A story of resilience, a call to listen

Filed Under: Blog

By Donalda Brantley, member of the Washington state Board of Education

Education is an essential component of a child’s life. Unfortunately, in most cases educational journeys are interrupted by unexpected life events and changes. Some students experience a more difficult and stressful life than one should. It is important to not only acknowledge but to understand and act on your knowledge of these concerns and issues so that students not just in Washington but all around can get the proper support and care they need to enjoy and succeed in their educational career.

For many students including me, life can seem like a long cycle of stress and worry. Wake up, go to school, go to practice, and sometimes go to work. Some students are unsure of their next meal, their parents/guardian’s reactions, where they’re going to sleep and, how things are going to work out in their life (the OSPI report card shows some information about the number of Washington students experiencing some of these challenges). This causes a lot of stress and anxiety on top of the challenges from school and other activities. This amount of distress can cause distraction and decrease in performance inside and outside of school. What many peers and teachers fail to realize is that despite all of the challenges going on in a student’s life, they are still trying.

Thousands of students feel instability within their homes every day and many stories are unheard of or overlooked because students lack resources or feel uncomfortable reaching out because they do not feel heard. Many friends and peers who have dealt with similar experiences have encouraged me to be brave enough to share my experiences.

Although it is hard to hear that students are going through these types of struggles, it is more important to know the truth and how to help students going through issues at home. Sharing my own experiences and struggles has been difficult and uncomfortable, but if I’m able to reach others who may be going through similar experiences then I’m happy to do so. Growing up in a low-income and toxic home environment, school became an escape for me as it does for many students. When I was younger, I remember teachers stating, “Be mindful during this break that if you need anything you can always contact the school.” Beyond the excitement of getting a break, it was not until I was older that I understood what they meant. Uncertainty and difficulty with money and food caused more arguments and toxicity within my home. My own pride and disappointment made things more difficult. Unfortunately, for me it was not until my senior year that I felt I had the courage, support, and strength to leave my toxic home.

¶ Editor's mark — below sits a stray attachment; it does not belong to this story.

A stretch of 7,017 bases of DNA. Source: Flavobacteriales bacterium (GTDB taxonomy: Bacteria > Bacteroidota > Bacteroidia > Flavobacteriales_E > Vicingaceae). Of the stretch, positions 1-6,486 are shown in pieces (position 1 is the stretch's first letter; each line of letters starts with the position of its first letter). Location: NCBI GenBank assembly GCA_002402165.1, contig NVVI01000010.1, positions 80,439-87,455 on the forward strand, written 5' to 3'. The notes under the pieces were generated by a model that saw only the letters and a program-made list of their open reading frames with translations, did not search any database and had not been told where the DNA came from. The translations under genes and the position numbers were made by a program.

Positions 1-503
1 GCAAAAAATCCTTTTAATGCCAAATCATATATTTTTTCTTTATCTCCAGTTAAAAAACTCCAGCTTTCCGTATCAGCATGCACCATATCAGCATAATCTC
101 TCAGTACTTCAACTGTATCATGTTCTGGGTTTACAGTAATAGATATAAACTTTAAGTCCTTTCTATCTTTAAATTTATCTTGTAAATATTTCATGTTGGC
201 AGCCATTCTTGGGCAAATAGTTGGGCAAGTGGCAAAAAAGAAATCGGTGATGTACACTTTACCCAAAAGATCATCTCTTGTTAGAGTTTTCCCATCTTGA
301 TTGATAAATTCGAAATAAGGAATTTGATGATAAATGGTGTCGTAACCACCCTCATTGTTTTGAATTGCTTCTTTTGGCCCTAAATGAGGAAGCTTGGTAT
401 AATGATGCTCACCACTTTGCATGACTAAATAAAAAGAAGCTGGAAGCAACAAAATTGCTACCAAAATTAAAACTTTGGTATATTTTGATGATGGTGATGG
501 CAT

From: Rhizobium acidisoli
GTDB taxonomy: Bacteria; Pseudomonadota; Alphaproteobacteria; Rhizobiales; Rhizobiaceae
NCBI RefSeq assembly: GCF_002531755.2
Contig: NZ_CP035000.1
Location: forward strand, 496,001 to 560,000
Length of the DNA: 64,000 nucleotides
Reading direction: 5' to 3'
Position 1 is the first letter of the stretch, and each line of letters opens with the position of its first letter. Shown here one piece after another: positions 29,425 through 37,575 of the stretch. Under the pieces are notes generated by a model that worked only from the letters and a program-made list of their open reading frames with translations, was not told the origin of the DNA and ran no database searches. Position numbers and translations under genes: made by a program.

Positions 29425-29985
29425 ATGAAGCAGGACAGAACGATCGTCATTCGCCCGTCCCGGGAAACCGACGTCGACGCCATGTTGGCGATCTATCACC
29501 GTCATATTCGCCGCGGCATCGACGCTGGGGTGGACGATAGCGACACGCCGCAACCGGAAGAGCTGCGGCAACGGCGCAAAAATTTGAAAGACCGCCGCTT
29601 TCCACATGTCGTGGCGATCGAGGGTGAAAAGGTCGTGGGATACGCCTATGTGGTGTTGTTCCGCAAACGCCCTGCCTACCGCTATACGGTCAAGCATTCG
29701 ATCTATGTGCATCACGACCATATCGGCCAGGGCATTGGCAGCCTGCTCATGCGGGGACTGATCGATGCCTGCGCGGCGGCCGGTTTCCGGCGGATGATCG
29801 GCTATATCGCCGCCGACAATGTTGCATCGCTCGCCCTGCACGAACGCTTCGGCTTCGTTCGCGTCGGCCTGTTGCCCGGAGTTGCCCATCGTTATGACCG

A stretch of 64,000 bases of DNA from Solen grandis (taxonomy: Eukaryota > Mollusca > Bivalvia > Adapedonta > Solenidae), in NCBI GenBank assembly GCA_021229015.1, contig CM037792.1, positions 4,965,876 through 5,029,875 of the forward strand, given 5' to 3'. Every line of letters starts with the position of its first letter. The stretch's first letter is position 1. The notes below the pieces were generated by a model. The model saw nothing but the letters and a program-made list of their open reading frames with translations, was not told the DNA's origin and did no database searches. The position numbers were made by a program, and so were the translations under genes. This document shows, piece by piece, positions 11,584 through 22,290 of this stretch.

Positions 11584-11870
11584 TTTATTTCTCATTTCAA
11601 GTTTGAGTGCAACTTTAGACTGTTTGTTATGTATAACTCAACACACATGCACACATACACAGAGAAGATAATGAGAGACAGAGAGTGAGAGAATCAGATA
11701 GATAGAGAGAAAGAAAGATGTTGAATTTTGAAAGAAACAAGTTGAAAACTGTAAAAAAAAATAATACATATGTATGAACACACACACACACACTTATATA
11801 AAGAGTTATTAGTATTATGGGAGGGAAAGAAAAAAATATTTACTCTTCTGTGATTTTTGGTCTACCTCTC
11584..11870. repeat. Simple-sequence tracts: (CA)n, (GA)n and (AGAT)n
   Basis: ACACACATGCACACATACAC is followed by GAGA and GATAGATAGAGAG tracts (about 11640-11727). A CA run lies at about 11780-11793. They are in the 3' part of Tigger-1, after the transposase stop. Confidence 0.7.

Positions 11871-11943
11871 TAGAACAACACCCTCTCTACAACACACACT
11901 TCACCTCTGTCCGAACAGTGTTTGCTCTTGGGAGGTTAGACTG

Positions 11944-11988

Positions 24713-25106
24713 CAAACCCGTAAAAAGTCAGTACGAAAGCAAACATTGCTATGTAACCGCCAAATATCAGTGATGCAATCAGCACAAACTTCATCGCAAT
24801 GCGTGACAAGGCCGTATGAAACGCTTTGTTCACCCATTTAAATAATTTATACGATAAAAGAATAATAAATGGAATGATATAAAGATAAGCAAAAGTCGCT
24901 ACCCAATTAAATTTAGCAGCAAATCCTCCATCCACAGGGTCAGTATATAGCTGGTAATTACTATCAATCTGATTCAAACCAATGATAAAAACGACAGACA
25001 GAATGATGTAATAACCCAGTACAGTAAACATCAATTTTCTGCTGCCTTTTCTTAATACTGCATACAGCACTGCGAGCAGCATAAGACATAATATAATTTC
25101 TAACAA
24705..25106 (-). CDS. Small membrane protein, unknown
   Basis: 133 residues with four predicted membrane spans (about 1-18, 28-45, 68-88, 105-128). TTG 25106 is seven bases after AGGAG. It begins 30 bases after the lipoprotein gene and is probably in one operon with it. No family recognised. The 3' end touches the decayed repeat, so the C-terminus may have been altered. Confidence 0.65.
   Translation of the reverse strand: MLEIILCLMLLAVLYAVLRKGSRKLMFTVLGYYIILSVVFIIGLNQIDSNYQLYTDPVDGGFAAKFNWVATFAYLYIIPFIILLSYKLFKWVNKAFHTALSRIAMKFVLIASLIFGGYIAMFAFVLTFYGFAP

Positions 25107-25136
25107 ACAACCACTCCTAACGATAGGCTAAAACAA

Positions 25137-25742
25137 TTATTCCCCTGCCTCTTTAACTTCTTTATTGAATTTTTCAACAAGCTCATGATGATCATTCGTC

I moved in with another family all while managing my FAFSA, sports, school, applying to colleges/scholarships, work, and my mental health. Regardless of the circumstances of my life, I never stopped trying. My attitude and behavior may have been negatively affected, but I continued to work through it. I was lucky to have built a relationship with many of my teachers and peers who were there to support me and continue to do so through this time in my life. For many other students this is not the case. Although it is more common than you think for students to struggle with instability and disconnection from their home, it is often not mentioned because of how uncomfortable and difficult it is to talk about and deal with. Even for me, who has close relationships with friends and supportive adults, it was difficult to reach out and get help. I want my fellow students to know this: despite what is going on, you should always reach out for help and never be afraid to speak up for yourself.

Without the resources and people around me who helped me have the courage to speak up for myself and ask for help, I would not have been able to continue excelling in school, sports, and work.

The most common thing people told me was to continue living life as a teenager. Do not give up on my sports, do not give up on work and school. This meant to me that I am bigger than my issues, and I am more than just my past toxic household. I did not let these circumstances stand in the way of my education and my future. Although I am unsure of where I am headed, I know I am capable of doing great things regardless of my past. I know I am capable of achieving my goals and career aspirations because I am strong and resilient. Most importantly, I know I am not alone.